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Nike LeBron 8 PS: Reviewing the shoe’s performance after a run on the Heat’s home floor

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Pro Basketball Talk was in Miami for the release of the Nike LeBron 8 PS, the playoff series edition of LeBron James’ signature shoe. In this third and final part of of our profile, we break down how the shoe performed on the court … the Miami Heat’s home court, at American Airlines Arena.

This is where it all comes together. We told you about the concept and the creative process behind the LeBron 8 series, and we told you about the differences in the construction of the shoes that Nike created for LeBron James this season. Now, it’s performance time.

Nike flew a group of media members to Miami for the weekend for the release of the LeBron 8 PS. The shoes were globally released to the public last Saturday, the same day that the Heat opened the playoffs with a Game 1 home win over the Sixers.  The whole experience, as you might imagine, was pretty insane.

After everyone got into town and checked into a hotel that was far, far nicer than necessary — and after everyone somehow found their way out of their ridiculously large, multi-room individual suites — it was time for a trip to the American Airlines arena, where the group was led through the underbelly of the massive building and into an auxiliary locker room. Waiting for us when we got there was a full compliment of basketball gear to prepare us for the actual wear test.

Once the presentation from Nike lead designer Jason Petrie was finished, and the question and answer session with the media was complete, it was time to hit the floor for some hoops to test the footwear out. But not in the PS 8s just yet.

Nike wanted us to feel the difference between the V2s and the latest edition, both in terms of the weight difference  and in how the different technology feels while wearing them in a basketball situation. We all put on a new pair of the V2s and headed out of the locker room, through the tunnel, and onto the Heat’s home court.

As we walked onto the floor, a group of “coaches” was there waiting for us. The first extended his hand to me and introduced himself: “Hey. Kenny.” No big deal. It was only Kenny Anderson.

They started things off by leading us in some warmup stretching, then put us through some fairly standard basketball practice drills (three-man weave, screen and pop, two-man full court fast break, etc.) so we could get a feel for the shoe’s performance.

(Side note: This was actually pretty hilarious, for a couple of reasons. First off, it was immediately clear that not everyone in the group had experienced playing organized team basketball, and for a couple of players, it seemed as though they hadn’t played basketball in any capacity in a long, long time. Now, this is not a knock on anyone, because really, any fan of shoes or the game of basketball in any capacity likely would have killed for this experience. But the coaches running us through the drills didn’t seem to recognize this, because they just shouted a few vague instructions — “Hey! No! Behind!” —  instead of running through a demo of each drill so that those unfamiliar could see how it was supposed to be done. It’s probably safe to say that we won’t see Anderson roaming the sidelines in a coaching capacity anytime soon.)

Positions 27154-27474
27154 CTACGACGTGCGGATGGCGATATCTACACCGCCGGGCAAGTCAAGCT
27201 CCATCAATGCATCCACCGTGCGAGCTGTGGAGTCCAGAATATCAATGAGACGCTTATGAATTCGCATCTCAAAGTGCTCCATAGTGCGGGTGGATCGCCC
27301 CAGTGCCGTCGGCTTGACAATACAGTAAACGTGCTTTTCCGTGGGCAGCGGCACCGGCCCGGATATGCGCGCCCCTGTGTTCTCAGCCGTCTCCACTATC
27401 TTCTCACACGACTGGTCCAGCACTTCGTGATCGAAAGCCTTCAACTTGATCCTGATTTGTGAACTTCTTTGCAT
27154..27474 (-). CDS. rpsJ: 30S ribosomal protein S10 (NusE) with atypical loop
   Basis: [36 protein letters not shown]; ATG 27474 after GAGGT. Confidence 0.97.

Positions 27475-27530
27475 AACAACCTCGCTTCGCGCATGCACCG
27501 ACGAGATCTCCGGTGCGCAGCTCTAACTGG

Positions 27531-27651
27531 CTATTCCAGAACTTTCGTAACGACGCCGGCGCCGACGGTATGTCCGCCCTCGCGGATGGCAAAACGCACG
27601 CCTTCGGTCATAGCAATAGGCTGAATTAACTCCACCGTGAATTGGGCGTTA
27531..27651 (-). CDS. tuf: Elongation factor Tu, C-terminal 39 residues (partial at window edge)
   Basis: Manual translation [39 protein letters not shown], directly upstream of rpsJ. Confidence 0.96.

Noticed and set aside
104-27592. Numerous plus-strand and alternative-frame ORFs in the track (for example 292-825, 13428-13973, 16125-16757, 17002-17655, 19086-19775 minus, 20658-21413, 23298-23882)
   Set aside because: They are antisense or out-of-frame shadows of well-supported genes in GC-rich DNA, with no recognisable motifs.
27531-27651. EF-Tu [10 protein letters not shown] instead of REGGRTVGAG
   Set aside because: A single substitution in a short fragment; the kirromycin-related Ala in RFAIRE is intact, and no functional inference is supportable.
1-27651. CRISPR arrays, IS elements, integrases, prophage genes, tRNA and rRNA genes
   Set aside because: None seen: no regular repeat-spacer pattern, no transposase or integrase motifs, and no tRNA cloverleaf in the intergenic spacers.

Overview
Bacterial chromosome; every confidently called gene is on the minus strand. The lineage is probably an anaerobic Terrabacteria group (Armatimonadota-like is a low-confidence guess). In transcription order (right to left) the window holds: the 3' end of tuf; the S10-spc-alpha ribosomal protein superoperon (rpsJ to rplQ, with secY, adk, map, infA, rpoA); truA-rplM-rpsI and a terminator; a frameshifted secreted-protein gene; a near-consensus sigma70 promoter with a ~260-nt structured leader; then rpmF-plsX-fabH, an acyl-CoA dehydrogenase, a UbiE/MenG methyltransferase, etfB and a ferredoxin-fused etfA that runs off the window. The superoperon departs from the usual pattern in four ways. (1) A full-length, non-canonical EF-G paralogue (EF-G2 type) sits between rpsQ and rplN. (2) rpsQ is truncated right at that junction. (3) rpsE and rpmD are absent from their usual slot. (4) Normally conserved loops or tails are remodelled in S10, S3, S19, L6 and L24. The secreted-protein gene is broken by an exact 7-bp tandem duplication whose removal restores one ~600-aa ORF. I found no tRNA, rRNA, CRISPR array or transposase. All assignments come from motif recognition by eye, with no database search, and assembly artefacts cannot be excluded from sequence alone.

The V2s felt great — comfortable, bouncy (thanks to the full-length air bag), and supportive. After the drills were finished, we heeded to the bench to change into the new PSs, then broke into teams for half-court scrimmages.

The quality of basketball in these pickup games wasn’t the best; we had a wide mix of basketball ability, combined with the fact that everyone was playing in a professional arena for the first time, so it took some getting used to. The biggest issues in playing on an NBA floor for the first time are adjusting to shooting against such a huge backdrop, and obviously the size of the court, which came into play near the end of our time when we got to run full for the last 20 minutes or so. But eventually, guys were knocking down shots and making some decent plays out there.

As for the PS editions, they handled well, and were much lighter and really just completely different than the V2s. The weight difference was immediately noticeable, but the way the shoe provides overall support was also extremely different, and if you’re someone who has traditionally played in heavier shoes, these will take some getting used to. But once you do, the shoe feels exactly like that slimmed-down, high-performance edition that Petrie was going for.

The support is definitely there, even if the shoe’s lightness may not make you feel like it at first. There’s plenty of heel cushion, and the pad in the front of the shoe that’s there to compensate for dropping the full length airbag provides more than enough spring.

As with all basketball shoes, it’s all going to come down to personal preference: some people like a tighter fit, some need more ankle support, some like a heavier shoe to feel like they’re being fully protected. But whatever your preferences might be, it’s hard to imagine anyone being dissatisfied with the overall look, feel, and performance of the Nike LeBron 8 PS.